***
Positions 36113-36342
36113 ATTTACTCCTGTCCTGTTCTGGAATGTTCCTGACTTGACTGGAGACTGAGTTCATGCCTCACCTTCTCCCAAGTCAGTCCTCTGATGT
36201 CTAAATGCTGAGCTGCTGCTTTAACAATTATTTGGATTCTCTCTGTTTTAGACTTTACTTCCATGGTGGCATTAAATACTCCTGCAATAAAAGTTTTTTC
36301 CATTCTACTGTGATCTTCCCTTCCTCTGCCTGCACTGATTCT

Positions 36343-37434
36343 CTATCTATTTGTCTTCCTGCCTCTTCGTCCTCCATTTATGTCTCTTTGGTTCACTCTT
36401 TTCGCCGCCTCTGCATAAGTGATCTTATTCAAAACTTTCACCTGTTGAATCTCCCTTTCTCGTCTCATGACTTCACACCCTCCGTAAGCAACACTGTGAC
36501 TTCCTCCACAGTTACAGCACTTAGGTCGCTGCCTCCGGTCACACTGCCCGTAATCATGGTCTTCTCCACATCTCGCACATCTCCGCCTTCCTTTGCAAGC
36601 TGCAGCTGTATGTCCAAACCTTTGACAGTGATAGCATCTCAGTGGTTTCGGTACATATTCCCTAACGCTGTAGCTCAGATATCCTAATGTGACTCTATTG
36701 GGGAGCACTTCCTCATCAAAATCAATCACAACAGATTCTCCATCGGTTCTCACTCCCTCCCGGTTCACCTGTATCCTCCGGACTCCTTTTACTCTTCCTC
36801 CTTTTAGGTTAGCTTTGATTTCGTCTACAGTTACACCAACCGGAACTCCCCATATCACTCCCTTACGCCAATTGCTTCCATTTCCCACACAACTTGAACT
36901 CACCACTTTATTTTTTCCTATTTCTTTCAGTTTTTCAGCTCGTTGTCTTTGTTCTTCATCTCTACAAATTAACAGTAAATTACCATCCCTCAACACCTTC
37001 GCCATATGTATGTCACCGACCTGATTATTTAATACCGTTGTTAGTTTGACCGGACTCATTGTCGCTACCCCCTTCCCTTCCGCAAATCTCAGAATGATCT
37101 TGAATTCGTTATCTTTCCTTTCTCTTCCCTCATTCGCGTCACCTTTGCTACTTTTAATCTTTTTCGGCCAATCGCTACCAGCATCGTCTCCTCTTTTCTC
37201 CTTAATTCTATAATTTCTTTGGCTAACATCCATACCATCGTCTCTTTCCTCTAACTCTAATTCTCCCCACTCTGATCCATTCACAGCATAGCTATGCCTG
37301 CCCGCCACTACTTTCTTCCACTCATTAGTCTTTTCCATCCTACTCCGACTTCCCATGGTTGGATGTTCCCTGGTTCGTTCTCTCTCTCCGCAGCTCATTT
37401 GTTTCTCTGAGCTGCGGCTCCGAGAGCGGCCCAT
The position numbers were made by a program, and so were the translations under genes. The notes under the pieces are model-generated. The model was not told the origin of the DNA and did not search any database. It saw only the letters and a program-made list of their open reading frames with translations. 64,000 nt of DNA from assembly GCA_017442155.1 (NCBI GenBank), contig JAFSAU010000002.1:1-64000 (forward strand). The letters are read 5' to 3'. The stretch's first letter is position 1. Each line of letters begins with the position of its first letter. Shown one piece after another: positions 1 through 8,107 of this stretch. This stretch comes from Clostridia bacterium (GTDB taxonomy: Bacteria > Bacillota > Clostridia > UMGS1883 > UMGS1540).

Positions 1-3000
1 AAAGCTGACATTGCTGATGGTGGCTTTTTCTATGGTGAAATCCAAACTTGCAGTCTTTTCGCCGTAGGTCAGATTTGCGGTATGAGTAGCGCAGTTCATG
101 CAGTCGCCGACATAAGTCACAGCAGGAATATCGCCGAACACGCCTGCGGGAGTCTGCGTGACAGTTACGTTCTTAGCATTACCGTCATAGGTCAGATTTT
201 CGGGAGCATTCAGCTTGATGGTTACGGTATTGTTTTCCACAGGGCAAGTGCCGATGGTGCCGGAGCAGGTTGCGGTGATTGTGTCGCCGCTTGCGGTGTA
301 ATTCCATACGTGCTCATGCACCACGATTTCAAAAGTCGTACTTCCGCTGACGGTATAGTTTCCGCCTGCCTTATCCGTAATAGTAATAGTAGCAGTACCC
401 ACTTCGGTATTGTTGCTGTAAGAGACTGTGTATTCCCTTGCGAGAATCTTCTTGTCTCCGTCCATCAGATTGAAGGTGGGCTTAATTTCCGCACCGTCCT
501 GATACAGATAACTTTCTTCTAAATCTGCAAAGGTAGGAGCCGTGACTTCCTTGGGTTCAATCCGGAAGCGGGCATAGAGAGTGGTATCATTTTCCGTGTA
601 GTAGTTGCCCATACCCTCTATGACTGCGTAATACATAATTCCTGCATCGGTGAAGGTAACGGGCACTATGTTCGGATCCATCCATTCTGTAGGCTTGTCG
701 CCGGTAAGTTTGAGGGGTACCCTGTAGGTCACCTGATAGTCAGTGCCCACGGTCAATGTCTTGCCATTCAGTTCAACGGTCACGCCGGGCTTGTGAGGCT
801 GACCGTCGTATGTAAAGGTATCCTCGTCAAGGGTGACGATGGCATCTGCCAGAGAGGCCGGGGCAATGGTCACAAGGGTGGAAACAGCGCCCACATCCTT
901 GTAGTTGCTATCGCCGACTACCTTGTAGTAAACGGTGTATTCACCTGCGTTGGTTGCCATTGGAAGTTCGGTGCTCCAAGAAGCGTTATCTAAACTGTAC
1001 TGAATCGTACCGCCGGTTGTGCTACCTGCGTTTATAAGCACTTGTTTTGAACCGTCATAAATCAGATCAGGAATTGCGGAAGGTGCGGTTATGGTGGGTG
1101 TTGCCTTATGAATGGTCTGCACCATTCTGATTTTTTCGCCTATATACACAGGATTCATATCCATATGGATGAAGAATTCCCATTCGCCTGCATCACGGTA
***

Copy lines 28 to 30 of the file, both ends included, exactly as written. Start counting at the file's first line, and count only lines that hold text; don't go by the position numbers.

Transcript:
801 GACCGTCGTATGTAAAGGTATCCTCGTCAAGGGTGACGATGGCATCTGCCAGAGAGGCCGGGGCAATGGTCACAAGGGTGGAAACAGCGCCCACATCCTT
901 GTAGTTGCTATCGCCGACTACCTTGTAGTAAACGGTGTATTCACCTGCGTTGGTTGCCATTGGAAGTTCGGTGCTCCAAGAAGCGTTATCTAAACTGTAC
1001 TGAATCGTACCGCCGGTTGTGCTACCTGCGTTTATAAGCACTTGTTTTGAACCGTCATAAATCAGATCAGGAATTGCGGAAGGTGCGGTTATGGTGGGTG